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Background: I am trying to write a expect script that will be used for testing special character passwords. One of the test cases that I am failing to get it to execute is having the special character "-" in front of password. For example : "-foo" Note: Assume that ssh key is out of the question Note: Assume bash shell is the shell that I am using

My Code: This is my connect function, courtesy of Wikipedia:

    proc connect {passwd} {
      expect {
        "yes/no" {
          send "yes\r"
        }
      }
      expect {
        "?assword:" {
            send "$passwd\r"
            expect {
              "sftp*" {
                return 0
              }
            }
        }
      }
      # timed out
      return 1

}

set user [lindex $argv 0]
set passwd [lindex $argv 1]
set host [lindex $argv 2]

spawn sftp $user@$host

puts '$passwd'\r
set rez [connect $passwd]

Within my bash script I have:

passwd="-foo"
./sftp_test $user $passwd $host

What I have tried: From what I understand the issue is that the shell is expanding the variable and thus the command is being interpreted as send -foo at which it says send has an invalid password.

I have tried using single quotes as a general solution to this but the password is being rejected (I suspect the single quotes are being preserved). send '$passwd'"\r"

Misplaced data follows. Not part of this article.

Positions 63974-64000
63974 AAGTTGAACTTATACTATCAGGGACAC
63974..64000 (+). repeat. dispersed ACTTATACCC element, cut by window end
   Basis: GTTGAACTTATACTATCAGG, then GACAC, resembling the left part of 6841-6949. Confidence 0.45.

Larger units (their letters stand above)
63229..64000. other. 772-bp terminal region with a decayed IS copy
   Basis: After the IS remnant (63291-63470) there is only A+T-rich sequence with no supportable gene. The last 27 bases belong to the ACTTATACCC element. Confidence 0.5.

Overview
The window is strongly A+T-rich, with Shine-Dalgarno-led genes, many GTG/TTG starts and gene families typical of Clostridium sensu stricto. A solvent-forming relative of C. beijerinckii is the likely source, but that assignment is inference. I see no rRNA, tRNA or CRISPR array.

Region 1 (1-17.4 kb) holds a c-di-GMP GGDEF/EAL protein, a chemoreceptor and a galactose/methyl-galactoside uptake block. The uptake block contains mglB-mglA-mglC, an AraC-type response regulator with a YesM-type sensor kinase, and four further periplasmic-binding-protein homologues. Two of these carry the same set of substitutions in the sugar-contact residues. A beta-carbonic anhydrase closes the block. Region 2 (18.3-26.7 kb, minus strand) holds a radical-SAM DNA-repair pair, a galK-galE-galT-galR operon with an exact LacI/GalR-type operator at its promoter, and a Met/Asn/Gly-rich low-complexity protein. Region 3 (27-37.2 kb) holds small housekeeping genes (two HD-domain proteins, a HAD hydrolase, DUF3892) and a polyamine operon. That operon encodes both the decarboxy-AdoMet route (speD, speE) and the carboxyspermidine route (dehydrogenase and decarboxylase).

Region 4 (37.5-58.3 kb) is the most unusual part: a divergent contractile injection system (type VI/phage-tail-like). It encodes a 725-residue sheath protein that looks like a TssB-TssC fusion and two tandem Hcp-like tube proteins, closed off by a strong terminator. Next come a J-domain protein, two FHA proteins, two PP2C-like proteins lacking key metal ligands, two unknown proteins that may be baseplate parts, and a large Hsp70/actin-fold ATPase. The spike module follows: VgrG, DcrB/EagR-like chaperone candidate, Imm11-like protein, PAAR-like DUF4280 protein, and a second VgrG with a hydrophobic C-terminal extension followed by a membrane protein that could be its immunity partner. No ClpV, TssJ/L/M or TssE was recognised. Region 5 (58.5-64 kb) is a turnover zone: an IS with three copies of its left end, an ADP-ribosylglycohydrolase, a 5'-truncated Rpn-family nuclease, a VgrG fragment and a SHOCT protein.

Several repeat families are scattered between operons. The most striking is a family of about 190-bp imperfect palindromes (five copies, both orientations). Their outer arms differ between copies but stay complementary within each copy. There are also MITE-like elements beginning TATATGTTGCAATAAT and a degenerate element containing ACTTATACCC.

The Question: Is there a way for me to escape the password in the send command so that I can use it for all permutations of special characters in a password (e.g. $foo and f$oo and -foo)?

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2 Answers

up vote 0 down vote accepted

What you need to do is this:

send -- "$passwd\r"

The -- indicates that any following words beginning with a dash are not to be treated as an option to the send command.

You might want to make this a habit and do it for every send command.

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What if the character to be escaped is a $

I need to send the following command but expect keeps treating it as a variable:

    W $$RBLDSTS^VPRJ()

So when I use:

    send "W $$RBLDSTS^VPRJ()\r";

I get:

    can't read "RBLDSTS": no such variable

In this case I had to assign my command to a variable and escape the $ with \

    set command \$\$RBLDSTS^VPRJ()
    send "W $command\r";
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